We also worked on some canter transitions. I started to the right because that is the direction that she is better going in. Her transitions are horrible, which is completely understandable since we have only cantered under saddle a few times since she came off the track. I tried squeezing harder and making a more definite "ask" but that resulted in a more definite crazy trot to canter GO. I think I am going to try a halt, back up, canter approach like Melanie Smith Taylor suggested in an article that I can no longer find but for some reason remember.
Cantering right was going great until my saddle sore randomly appeared. It was my own fault, I was wearing my wool lined boots (yes in April, I am obsessed with them and would wear them in July if I wouldn't die) and I was stupidly not wearing knee socks. So we did about 4-5 canter transitions to the right, then I turn around, and as soon as she departs into the canter to the left my skin literally rips open. I held on for one circle, then one full lap around the ring and I had to pull up because the pain was HORRIBLE. I screamed out "G.D. Mr.Fr" (you understand the profanity). My friend that I was riding with laughed, but I could not. I undid my boot and my sore was so bad that it was actually bleeding. I decided I had to suck it up. I did 4-5 transitions to the right, I needed to do at least 3 to the right. So I did. and it hurt. a lot. When I stopped her the last time I could not even keep my leg on her side and it bumped her a few times..she didn't love it, but she stayed calm...probably because she could hear me screaming profanities on her back.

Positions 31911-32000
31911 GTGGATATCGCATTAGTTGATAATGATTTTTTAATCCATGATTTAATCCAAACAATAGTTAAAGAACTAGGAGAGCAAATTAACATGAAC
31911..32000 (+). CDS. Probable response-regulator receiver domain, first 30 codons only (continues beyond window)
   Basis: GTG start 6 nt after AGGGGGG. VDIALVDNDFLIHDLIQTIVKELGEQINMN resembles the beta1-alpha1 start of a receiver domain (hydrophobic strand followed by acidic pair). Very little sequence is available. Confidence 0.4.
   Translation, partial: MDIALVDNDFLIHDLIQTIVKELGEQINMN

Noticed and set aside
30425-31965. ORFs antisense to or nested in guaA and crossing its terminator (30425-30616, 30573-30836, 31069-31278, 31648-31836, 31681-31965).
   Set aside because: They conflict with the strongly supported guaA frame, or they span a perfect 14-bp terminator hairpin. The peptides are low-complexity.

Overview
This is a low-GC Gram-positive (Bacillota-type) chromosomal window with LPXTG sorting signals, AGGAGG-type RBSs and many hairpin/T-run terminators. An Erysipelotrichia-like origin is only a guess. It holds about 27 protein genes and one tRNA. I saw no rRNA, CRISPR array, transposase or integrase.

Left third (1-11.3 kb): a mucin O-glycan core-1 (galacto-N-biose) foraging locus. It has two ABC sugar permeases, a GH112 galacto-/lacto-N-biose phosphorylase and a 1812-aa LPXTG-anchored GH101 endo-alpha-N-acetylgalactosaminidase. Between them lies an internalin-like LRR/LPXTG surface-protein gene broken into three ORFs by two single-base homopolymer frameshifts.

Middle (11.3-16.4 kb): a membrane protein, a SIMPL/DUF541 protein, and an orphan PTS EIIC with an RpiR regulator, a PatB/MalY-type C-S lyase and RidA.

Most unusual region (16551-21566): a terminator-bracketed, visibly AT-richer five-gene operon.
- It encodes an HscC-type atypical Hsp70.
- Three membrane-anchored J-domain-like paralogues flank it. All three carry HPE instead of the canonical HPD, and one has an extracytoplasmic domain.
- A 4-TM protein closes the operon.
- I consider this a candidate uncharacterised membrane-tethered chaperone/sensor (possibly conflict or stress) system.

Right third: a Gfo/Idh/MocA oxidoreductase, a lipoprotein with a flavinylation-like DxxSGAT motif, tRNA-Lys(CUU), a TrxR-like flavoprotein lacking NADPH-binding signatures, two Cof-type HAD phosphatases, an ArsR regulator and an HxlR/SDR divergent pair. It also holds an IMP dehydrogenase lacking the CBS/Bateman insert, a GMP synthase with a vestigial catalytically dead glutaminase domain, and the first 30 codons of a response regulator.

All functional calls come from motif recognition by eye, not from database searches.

Then, since I love to torture myself, I had her trot for a few more minutes in each direction. My goal is to let her know that just because we were cantering, it doesn't mean canter every time I put my leg on her post-cantering. She needs to learn the different leg cues to go along with her verbal cues (which might I add she picked up very quickly and is now fluent in horse english: trot!, caaant-ER, Ouuuuuut, aaaand walk, and of course whoa).
After we finished a perfect ride (minus my bleeding leg) we walked around in front of the barn a bit before I got off. Larry (our resident cowboy who I refer to as the BM in the thread) looked at my western saddle for me and then Jennifer decided to take Penny on a trail ride. It was their first trail ride together, so Larry was going to go along on foot to make sure nothing went wrong. I decided to go along on foot as well with Taters (my leg was screaming at me to not get back on again).
So anyway, we took the back way around the trails and the hill was freaking HUGE!!!!!! I thought I was going to die, I don't know how those horses do it! I am going to be so flipping sore tomorrow. On the plus side Taters was SO HAPPY walking through the trails in the sun. I really do think that even though she is spooky sometimes, that I have found myself a girl who loves the outdoors and loves to experience nature on the trails (Taters and I are very similar in that weather severely affects our mood for the day).
|Taters on her trail walk|
After we got back I took my time grooming her and just had a great time spending time ON THE CROSSTIES with my QUIET mare. ha. People always comment on how shiny she is and how good she looks. Her perfect weight is due to my BO being AMAZING and providing high quality hay and grain. As far as her perfectly clean coat? I always respond with, "She better be, I groom her for almost an hour 6 days a week!"
I know it sounds silly, but I take a lot of pride in her appearance. I like her to look perfect before I ride, and I like her to look perfect before I put her away. That means a lot of grooming. Hopefully she does not get a princess complex.